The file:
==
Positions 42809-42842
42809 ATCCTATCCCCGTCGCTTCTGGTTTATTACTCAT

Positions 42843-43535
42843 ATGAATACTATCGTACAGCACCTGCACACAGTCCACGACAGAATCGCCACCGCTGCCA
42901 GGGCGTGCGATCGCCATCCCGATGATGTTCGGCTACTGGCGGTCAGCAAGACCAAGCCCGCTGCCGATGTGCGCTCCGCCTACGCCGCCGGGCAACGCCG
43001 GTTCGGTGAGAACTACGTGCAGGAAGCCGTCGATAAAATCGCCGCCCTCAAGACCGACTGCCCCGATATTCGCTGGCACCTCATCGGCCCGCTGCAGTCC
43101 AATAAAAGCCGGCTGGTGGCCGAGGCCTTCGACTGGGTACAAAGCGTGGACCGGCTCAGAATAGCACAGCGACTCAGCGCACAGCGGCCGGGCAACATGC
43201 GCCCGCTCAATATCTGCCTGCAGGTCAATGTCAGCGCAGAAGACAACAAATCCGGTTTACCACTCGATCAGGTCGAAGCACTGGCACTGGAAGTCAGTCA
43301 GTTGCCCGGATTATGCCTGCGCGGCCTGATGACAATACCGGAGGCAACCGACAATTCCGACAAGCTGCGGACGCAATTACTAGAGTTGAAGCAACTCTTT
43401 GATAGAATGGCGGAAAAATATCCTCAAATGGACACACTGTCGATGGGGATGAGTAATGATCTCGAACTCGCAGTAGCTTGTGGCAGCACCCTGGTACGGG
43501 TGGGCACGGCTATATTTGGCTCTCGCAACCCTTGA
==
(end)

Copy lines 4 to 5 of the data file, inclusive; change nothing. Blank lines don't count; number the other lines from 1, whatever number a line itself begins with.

42843 ATGAATACTATCGTACAGCACCTGCACACAGTCCACGACAGAATCGCCACCGCTGCCA
42901 GGGCGTGCGATCGCCATCCCGATGATGTTCGGCTACTGGCGGTCAGCAAGACCAAGCCCGCTGCCGATGTGCGCTCCGCCTACGCCGCCGGGCAACGCCG